• Also, I don't really buy the idea that collisions are THAT much greater these days than a decade ago because where's your proof? Season/career ending injuries have been around for forever and in regards to concussions, we only just recently got the wake up call to pay attention to concussions a few years ago, those same players would've been playing the next week if they were playing back then. Just look at Kelleher back in the 2005 Tri-Nations when Matfield concussed the shit out of him, instead of being taken off straight away like he would these days, he went on and played for like another 20 minutes. So while it may LOOK worse, I agree with antipodean that rugby's safer now than it's ever been.

    Not a decade ago, but go back to the late-70s when I was playing and the commentators used to carry on about the enormous thighs and power of Bryan Williams. Now he's the size of a moderate halfback.
     
    The mighty and feared Pinetree - a 102kg lock - now a lightweight openside flanker. Pinetree was a bit revolutionary in that he and Stan had rigged up a sort of rudimentary gym in their milking shed and did some basic weight training.
     
    These days everyone is bigger, stronger and faster. Sure the protocols around protecting the players are much more stringent, but I'm doubtful that it's a safer game to play.
     
    In the old days you'd have two 80kg midfielders colliding. Now you've got  two 105kg midfielders colliding - and guys who've been spending half the week in the gym.
     
    Read those books of TP McLean about the old tours - a few people used to get injured and occasionally even invalided out of the 30 match overseas tours, but it's nothing like what's described in the OP.



  • Just regarding kids playing now, I reckon my 10 year old plays in a much safer environment than I did. We used to pack down scrums regardless of who was playing prop. Mouthguards were optional and there was certainly no first aid tent with paramedic on stand by. Rucking was a big part of the game and if someone stood on your head, well your fault for not moving out of the way. The game, at least at kids level, is much much safer.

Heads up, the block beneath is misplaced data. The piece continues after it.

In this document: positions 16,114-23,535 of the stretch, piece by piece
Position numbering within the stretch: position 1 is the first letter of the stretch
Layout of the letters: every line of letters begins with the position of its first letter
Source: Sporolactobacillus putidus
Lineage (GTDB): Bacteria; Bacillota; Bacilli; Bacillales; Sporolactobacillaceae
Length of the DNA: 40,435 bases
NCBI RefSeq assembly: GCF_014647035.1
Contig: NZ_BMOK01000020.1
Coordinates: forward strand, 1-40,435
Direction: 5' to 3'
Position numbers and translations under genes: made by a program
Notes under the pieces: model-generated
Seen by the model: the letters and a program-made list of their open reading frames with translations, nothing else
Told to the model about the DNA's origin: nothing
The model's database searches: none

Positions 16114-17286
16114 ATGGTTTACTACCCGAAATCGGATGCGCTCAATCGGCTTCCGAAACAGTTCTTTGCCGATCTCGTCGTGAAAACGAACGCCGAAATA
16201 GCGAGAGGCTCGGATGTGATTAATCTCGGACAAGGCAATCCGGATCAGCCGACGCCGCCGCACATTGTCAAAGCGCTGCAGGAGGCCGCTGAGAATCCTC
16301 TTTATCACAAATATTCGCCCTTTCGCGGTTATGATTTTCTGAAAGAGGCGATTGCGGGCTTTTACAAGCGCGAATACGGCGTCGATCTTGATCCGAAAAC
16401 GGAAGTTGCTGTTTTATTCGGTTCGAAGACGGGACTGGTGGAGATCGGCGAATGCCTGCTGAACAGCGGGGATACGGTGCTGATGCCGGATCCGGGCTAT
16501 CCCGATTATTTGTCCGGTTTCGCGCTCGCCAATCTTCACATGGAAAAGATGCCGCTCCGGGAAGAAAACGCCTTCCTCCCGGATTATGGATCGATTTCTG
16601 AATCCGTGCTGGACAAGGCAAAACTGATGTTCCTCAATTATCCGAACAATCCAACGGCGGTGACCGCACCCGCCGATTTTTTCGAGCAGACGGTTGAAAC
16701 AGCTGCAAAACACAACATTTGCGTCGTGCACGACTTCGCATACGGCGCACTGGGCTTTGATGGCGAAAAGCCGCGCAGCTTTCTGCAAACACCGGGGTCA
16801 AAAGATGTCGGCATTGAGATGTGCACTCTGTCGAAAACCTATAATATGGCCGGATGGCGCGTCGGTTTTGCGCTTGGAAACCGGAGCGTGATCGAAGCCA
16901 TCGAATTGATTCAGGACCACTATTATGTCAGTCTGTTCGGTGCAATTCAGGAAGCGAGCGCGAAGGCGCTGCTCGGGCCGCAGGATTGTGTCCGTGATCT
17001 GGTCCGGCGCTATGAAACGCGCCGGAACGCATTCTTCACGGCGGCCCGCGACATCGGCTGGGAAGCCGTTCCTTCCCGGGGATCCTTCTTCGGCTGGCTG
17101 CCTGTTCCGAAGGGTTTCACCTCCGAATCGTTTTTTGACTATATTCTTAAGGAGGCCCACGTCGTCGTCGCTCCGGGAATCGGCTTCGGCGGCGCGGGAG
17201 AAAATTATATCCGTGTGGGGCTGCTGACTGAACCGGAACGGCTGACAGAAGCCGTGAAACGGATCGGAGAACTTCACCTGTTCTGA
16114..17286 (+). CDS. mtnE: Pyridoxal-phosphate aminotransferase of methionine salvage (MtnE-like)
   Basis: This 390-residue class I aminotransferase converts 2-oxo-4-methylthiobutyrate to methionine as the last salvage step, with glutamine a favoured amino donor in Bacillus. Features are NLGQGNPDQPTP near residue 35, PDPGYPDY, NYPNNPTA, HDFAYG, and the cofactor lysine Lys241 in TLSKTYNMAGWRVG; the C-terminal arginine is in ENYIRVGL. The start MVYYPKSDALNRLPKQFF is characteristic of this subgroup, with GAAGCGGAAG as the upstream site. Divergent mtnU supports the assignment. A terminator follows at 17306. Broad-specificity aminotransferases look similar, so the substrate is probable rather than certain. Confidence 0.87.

me and a couple of other dads were discussing this at our boys training tonight, how it was one thing having rucking, but more often it was just a chance to climb all over someone in the ruck back when kids were learning to ruck and be tough in front of thier mates.



  • Headgear is basically useless in terms of concussion. It's doing nothing to reduce the impact of the brain colliding against the inside of the skull.
    It's good for preventing cuts, grazes and cauliflowers.

    Of course it is. Headgear means lower deceleration: skull starts slowing down from when the foam part initially hits something immovable, and is spread out over longer distance as the foam deforms on impact. So change in velocity happens over a longer time. 
     
    Lower deceleration of the skull means lower deceleration of the fluid and brain inside, which means the brain hits the skull with less force, or maybe not at all.
    Think of a car (skull) hitting a wall (opposition 2nd 5's knee) with no crumple zone - the person (brain) inside turns to mush. Same car with a well-engineered crumple zone (headgear); impact between person and front of car is less.



  • I guess that's true at an absolute level TeWaio but is it actually effective enough to make a difference? I've no idea BTW.
     
    One of the things with injuries these days is that, anecdotally anyway, we seem to see a lot more muscular and ligament type injuries. I heard some medico a while back postulating that this is due to the greatly increased weight and muscularity of the players but that this does not translate into significantly stronger joints and ligaments. Sort of, if you've got a guy that is genetically pre-disposed to be 100kg and he bulks up to 120kg, then he's running around with 20% more weight than his joints are genetically designed to carry. Sure, you can build up the muscle around your joints but the actual mechanism itself is not going to be improved. Again I've no idea of the validity of this but it seems logical.



  • Yeah, finding out the magnitude of difference is what the accelerometer data will show I guess.
    The above comment about head protection making people gung-ho to the point of a net effect of greater danger is a valid one. I read somewhere that ski resorts that made helmets compulsory saw injury rates increase to a statistically significant level after the fact. 
     
    You point about more ligament/joint injuries due to higher mass is a good one. In basic physical terms, mass scales with length cubed, while area (i.e. what supports the mass / withstands the forces) scales with length squared. It's the same reason why people over 7.5 feet tall are basically disabled, and why elephants can't jump. You can increase your mass pushing tin, but you can't increase the cross sectional area of your bones/ligaments/joints (just strengthen them, slightly - but not to the same extent as your muscles).